"Another key question: Of all the games that kids play, which ones require the most mental exertion? Parents can play this at home: Try a few rounds of Monopoly or Go Fish with your kids, and see who wins. I suspect most families will find that it's a relatively even match. Then sit down and try to play "Halo 2" with the kids. You'll be lucky if you survive 10 minutes.
"The great secret of today's video games that has been lost in the moral panic over "Grand Theft Auto" is how difficult the games have become. That difficulty is not merely a question of hand-eye coordination; most of today's games force kids to learn complex rule systems, master challenging new interfaces, follow dozens of shifting variables in real time and prioritize between multiple objectives.
"In short, precisely the sorts of skills that they're going to need in the digital workplace of tomorrow.
"Consider this one fascinating trend among teenagers: They're spending less time watching professional sports and more time simulating those sports on Xbox or PlayStation. Now, which activity challenges the mind more — sitting around rooting for the Packers, or managing an entire football franchise through a season of "Madden 2005": calling plays, setting lineups, trading players and negotiating contracts? Which challenges the mind more — zoning out to the lives of fictional characters on a televised soap opera, or actively managing the lives of dozens of virtual characters in a game such as "The Sims"?
"On to the issue of aggression, and what causes it in kids, especially teenage boys. Congress should be interested in the facts: The last 10 years have seen the release of many popular violent games, including "Quake" and "Grand Theft Auto"; that period has also seen the most dramatic drop in violent crime in recent memory. According to Duke University's Child Well-Being Index, today's kids are less violent than kids have been at any time since the study began in 1975. Perhaps, Sen. Clinton, your investigation should explore the theory that violent games function as a safety valve, letting children explore their natural aggression without acting it out in the real world.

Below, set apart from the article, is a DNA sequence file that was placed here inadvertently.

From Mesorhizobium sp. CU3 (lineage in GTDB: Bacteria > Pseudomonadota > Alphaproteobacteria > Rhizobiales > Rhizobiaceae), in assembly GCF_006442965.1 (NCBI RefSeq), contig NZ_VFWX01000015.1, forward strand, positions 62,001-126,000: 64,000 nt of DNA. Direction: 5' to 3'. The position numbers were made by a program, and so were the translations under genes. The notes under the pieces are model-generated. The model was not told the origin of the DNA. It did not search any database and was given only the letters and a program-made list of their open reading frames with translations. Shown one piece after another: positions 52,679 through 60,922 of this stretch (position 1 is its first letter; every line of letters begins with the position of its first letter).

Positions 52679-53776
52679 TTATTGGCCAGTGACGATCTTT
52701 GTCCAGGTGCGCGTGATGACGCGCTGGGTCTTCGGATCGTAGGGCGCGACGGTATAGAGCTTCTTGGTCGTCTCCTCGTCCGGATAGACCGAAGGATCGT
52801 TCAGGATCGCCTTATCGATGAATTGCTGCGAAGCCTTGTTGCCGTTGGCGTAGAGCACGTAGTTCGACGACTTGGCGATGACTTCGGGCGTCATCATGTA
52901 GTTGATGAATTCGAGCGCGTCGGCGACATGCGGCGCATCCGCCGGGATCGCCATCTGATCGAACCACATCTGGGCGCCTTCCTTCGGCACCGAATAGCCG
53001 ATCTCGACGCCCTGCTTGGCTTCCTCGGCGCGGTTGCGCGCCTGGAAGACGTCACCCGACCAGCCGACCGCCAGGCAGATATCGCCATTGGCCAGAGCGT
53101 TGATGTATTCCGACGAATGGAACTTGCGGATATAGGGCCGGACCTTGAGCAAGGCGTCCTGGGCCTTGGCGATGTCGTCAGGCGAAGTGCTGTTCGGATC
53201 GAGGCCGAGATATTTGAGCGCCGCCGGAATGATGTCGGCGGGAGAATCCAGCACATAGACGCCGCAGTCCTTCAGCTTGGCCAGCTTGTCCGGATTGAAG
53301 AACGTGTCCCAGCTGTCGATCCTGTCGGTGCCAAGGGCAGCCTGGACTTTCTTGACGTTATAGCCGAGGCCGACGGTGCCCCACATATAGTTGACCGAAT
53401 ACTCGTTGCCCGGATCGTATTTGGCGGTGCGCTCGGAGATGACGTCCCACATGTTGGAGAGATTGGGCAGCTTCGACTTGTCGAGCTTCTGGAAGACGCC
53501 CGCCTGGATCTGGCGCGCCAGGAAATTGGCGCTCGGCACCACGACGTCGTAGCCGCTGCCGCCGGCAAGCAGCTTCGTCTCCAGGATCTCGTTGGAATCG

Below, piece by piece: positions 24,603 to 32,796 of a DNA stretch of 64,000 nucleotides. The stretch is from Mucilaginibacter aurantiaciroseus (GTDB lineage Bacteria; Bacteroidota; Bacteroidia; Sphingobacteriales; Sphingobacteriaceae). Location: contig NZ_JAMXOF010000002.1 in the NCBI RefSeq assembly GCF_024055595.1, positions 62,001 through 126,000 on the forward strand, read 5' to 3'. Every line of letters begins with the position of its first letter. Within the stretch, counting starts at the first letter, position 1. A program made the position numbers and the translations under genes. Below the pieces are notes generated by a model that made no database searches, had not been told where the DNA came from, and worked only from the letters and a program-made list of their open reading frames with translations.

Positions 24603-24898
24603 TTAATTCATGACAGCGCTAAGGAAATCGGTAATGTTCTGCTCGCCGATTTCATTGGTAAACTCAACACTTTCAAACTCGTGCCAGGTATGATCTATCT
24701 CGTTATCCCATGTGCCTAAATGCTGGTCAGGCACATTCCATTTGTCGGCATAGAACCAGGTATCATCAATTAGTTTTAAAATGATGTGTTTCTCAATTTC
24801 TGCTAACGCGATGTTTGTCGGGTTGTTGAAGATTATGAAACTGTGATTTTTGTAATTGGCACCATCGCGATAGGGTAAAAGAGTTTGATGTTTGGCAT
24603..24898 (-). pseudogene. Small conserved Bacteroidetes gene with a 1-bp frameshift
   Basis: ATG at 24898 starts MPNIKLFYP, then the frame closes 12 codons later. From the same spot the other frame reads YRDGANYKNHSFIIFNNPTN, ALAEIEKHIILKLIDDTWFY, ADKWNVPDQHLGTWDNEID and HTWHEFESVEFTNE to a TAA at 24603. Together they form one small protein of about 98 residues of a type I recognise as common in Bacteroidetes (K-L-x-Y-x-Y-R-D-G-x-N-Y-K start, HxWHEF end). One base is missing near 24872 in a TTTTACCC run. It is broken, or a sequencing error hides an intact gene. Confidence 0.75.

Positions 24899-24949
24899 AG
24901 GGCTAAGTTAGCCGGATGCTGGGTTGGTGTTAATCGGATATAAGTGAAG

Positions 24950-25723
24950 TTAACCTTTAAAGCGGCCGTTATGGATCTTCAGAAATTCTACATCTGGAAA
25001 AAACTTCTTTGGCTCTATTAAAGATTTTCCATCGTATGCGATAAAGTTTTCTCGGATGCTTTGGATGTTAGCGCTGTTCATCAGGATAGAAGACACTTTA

"Many juvenile crimes — such as the carjacking that is so central to "Grand Theft Auto" — are conventionally described as "thrill-seeking" crimes. Isn't it possible that kids no longer need real-world environments to get those thrills, now that the games simulate them so vividly? The national carjacking rate has dropped substantially since "Grand Theft Auto" came out. Isn't it conceivable that the would-be carjackers are now getting their thrills on the screen instead of the street?
"Crime statistics are not the only sign that today's gaming generation is doing much better than the generation raised during the last cultural panic — over rock 'n' roll. Math SAT scores have never been higher; verbal scores have been climbing steadily for the last five years; nearly every indicator in the Department of Education study known as the Nation's Report Card is higher now than when the study was implemented in 1971.
"By almost every measure, the kids are all right.
"Of course, I admit that there's one charge against video games that is a slam dunk. Kids don't get physical exercise when they play a video game, and indeed the rise in obesity among younger people is a serious issue. But, of course, you don't get exercise from doing homework either."